impressions #2

What I really like about Nairobi are those old shops downtown were you still find lots of history and dust from the 1960s & co. Unfortunately, though, things have changed a lot on (e.g.) Moi Avenue and many of these old shops that would previously guarantee some interesting discoveries have nowadays been dissolved and turned into small booths selling either clothes or mobile phones.


One of these old shops that somehow managed to survive although one hardly ever sees a customer in them, is A.H.Adam Ltd., a …uhmm….hardware shop? That is, the whole shop is crowded with old instruments and wooden gadgets from the 1950s,60s, etc, modern – local – hardware equipment and if I remember well, it used to be the only shop in Nairobi a long, long time ago where you could rent tents and other camping equipment one would require for an extensive safari.
I went inside and asked the owner whether he ever thought about that day when a man comes into the shop, offers him a lot of money and tells him to give him everything the way it is.
You know this place might not offer really valuable items, however, it sure makes up for an interesting discovery event.
The owner smiled at me and said: “I am waiting for that day and would go on a looooooooooong vacation.” I reached for my pockets but couldn’t find enough…
In case you’re in NBO, check them out opposite Jevanjee Garden while they are still open. Nakumatt downtown is in the neighbourhood and apparently killed many of these small shops…

Kenya, I think, urgently needs a deposit system for batteries.


These are some of the old batteries I found on my friend’s new 2acre shamba. While the new generation knows about heavy metals and environmental pollution issues, many old ppl still don’t know anything about material flow management as they grew up with organic waste (goat bones, maize combs, etc.) and thus keep on throwing these batteries in the garden, into the fire or even into the toilet.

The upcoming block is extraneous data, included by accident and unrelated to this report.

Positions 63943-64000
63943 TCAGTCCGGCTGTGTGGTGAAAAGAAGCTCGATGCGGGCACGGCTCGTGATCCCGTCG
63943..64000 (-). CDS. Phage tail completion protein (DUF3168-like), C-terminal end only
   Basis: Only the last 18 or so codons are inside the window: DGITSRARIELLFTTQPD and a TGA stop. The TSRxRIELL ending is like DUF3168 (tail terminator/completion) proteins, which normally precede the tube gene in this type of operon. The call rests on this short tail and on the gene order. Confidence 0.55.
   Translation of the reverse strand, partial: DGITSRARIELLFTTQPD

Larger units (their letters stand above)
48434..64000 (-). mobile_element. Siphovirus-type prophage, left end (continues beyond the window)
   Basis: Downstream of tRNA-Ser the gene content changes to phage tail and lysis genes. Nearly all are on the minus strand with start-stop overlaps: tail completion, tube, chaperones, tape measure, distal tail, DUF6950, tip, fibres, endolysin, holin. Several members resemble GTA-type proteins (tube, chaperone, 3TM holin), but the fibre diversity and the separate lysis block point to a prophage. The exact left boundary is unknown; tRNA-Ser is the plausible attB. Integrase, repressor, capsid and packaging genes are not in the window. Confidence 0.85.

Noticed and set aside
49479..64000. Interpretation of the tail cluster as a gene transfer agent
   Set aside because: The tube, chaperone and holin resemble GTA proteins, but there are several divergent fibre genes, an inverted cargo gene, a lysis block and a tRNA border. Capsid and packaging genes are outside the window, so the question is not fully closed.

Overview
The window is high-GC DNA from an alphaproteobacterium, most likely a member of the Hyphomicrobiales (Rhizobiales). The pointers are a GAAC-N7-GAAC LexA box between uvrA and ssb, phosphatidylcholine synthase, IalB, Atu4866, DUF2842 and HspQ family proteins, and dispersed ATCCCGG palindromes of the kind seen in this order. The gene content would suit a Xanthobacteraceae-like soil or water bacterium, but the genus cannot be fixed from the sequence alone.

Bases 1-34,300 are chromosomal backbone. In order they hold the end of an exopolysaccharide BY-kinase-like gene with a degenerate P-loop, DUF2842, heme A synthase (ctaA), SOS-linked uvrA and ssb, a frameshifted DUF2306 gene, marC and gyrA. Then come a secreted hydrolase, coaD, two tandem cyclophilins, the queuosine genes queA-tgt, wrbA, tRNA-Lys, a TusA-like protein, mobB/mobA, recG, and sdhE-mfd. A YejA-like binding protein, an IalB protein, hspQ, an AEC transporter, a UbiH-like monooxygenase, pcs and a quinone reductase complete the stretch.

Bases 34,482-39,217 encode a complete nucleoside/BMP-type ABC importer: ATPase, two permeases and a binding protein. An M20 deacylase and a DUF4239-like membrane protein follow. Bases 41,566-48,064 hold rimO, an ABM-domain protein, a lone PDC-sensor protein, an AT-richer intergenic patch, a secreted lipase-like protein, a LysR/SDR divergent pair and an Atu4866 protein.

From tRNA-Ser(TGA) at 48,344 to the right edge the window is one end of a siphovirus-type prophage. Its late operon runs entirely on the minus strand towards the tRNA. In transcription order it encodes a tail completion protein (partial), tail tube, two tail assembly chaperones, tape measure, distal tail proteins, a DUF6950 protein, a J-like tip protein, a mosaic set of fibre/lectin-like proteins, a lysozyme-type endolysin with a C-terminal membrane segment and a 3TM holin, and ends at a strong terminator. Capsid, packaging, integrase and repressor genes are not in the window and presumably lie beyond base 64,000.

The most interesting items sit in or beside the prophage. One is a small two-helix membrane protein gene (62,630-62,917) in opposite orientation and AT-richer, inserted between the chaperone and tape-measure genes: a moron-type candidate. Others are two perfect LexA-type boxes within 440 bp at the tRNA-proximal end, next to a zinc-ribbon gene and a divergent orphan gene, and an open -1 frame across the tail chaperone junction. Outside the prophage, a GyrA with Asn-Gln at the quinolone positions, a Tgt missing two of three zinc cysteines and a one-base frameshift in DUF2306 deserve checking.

Also, I know many ppl think that toilets are holes with no end – places where you can dispose of anything without having to worry…..And this applies to educated and non-educated ppl around the world, I am not only talking about your fav. shaggz homies / villagers / rural folks.
Keeping in mind that it would prolly take too much to explain the environmental context to everyone, I thought a financial incentive in terms of a (let’s say 2/=) battery deposit could generate some awareness or at least help ppl removing these ticking time bombs from their fields. What happens to old batteries in Kenya anyways?

On a lighter note – next time you’re in a Ministry, desperately looking for a missing file, try to check the Ministry’s external storage space a.k.a. window shield.


I came across this peculiar file someone had lost or thrown into the inner yard of that building and couldn’t help but taking a picr with my mobile. You know, that piece of paper is there, hundreds of people are passing it every day and not a SINGLE person feels responsible enough to remove it. Even I didn’t.
Maybe I should put a 20 Shillings note inside that file and see how ppl react.

Btw, when will they start privatizing the main roads in Nairobi?

Note to myself: save your money for a notebook + wireless internet flatrate in Kenya.

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